In Clifford Simak’s 1944 science fiction story “The Huddling,” a man whose every need is fulfilled by his robotic house finds himself suffering from an increasing case of agoraphobia as it becomes less and less necessary for him to leave his home.
While we’re not quite at that point, I couldn’t help thinking of that story when I sat in today’s LG press conference where the company introduced a variety of impressive robot home (and airport) helpers.
David Vanderwall, VP of marketing for LG, introduced a variety of smart products (under the brand name of SmartThinQ) that sounded as though they might eventually know their users better than the users know themselves. He talked about clothes washers that would add rinse cycles if they detected additional dust; air conditioners that would adjust for daily behavior patterns (although he didn’t say what might happen if one family member liked things warm and another liked things cool); and smart refrigerators (called the Smart InstaView Door-in-Door) that will also adjust for lifestyle patterns, let you know if that carton of leftover takeout food has started to become a scientific experiment, and include a full HD, 29-inch display that will let you leave notes, look up recipes, stream music, and (like last year) see what’s going on inside the fridge.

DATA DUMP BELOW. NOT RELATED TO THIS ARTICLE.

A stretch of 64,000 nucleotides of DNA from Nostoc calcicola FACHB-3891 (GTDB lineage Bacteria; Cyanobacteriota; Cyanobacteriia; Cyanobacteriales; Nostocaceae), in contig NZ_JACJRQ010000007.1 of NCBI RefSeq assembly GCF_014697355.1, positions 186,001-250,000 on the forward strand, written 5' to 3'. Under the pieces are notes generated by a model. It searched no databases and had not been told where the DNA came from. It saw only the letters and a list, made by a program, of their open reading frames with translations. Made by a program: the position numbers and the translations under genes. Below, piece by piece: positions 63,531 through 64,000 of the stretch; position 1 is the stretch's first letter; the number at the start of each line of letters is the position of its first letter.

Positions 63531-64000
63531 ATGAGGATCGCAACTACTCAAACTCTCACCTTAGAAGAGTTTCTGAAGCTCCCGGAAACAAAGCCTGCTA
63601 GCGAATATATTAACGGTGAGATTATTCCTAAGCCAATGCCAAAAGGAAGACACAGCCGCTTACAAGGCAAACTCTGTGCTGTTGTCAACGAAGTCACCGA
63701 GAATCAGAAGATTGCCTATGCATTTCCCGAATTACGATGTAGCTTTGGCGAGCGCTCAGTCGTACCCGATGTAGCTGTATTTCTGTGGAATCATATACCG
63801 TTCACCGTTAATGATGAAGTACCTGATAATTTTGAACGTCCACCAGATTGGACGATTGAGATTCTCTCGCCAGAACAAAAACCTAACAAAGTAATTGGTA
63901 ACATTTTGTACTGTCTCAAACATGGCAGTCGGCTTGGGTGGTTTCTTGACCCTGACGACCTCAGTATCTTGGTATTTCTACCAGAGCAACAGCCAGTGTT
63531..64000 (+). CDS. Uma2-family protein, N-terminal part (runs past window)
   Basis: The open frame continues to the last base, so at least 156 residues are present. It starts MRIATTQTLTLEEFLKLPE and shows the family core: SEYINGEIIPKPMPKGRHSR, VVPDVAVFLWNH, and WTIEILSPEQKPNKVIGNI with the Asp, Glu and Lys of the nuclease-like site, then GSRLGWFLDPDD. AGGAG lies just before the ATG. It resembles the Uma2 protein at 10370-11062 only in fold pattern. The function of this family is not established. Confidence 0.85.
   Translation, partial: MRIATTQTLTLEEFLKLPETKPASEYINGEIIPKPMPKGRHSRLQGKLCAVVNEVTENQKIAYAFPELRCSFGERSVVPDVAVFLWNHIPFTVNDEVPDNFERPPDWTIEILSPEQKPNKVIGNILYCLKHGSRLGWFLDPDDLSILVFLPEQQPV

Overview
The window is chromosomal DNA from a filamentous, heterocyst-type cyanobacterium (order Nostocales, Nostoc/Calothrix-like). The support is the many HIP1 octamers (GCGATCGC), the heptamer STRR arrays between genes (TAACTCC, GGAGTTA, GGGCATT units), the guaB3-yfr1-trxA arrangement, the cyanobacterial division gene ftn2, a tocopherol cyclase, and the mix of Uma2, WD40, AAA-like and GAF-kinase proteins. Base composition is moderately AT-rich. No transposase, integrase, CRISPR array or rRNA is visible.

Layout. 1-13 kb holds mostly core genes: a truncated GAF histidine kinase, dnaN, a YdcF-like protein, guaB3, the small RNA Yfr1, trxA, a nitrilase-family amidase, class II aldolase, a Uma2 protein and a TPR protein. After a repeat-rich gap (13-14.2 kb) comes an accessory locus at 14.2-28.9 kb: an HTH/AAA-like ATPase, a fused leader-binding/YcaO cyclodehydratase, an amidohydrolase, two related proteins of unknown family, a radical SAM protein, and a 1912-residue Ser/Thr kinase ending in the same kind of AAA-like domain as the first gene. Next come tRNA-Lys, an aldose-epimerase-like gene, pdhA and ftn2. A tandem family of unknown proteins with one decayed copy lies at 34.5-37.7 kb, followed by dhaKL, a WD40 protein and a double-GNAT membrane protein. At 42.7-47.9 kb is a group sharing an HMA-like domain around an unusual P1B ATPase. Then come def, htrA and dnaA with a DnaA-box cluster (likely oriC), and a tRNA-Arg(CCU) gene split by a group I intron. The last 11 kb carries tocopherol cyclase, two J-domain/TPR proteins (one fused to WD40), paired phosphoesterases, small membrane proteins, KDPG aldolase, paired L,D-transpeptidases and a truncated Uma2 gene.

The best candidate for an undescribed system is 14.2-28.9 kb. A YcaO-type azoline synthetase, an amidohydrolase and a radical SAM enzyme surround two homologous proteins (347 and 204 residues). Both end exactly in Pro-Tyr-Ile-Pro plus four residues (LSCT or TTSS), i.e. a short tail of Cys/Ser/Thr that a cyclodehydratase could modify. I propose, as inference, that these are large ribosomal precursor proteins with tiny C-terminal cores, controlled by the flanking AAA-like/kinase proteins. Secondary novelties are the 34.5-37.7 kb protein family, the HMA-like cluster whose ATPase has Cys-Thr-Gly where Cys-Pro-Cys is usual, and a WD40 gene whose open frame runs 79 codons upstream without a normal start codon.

However, the product that most reminded me of an old-time science-fiction story is the Hub robot (photo above). Paired with Amazon’s Alexa voice-command system, the Hub (which will come in a regular and mini version) will not only play your music, tell you the weather and remind you who was the 35th President of the U.S., but will turn on your air conditioner and track your recipes. And it won't be alone; a much larger version is being prepared as a rolling airport assistant. (“Your gate is five feet away. You have just missed your connection. Have a good day!”)
I couldn't help observing that the Hub robots -- and a similar (although non-Alexa) robotic assistant called Kuri introduced later this morning by Bosch -- all seem to have the same approximate design: roundish, stark white, with two “eyes” to indicate a neutrally friendly face. I’ve noticed this in previous robotic companions as well; I can’t wait until, once these become more common, somebody comes up with the “revolutionary” idea of making them different colors and shapes. A green alien might be nice…
There was no indication when these robotic assistants and smart home products would be ready or how much they would cost; sometime in 2017 was the only answer I've gotten thus far.
One last thought: Most of the videos being shown by these companies show healthy people using their new companions to make their lives better while they do healthy things like biking, walking with sweethearts in the park, discussing important things with associates at work, etc. With any luck, that will be our future rather than that of Simak’s protagonist, whose personal technology knows that it might be psychologically damaging to its owner to leave his house -- and makes sure he doesn't.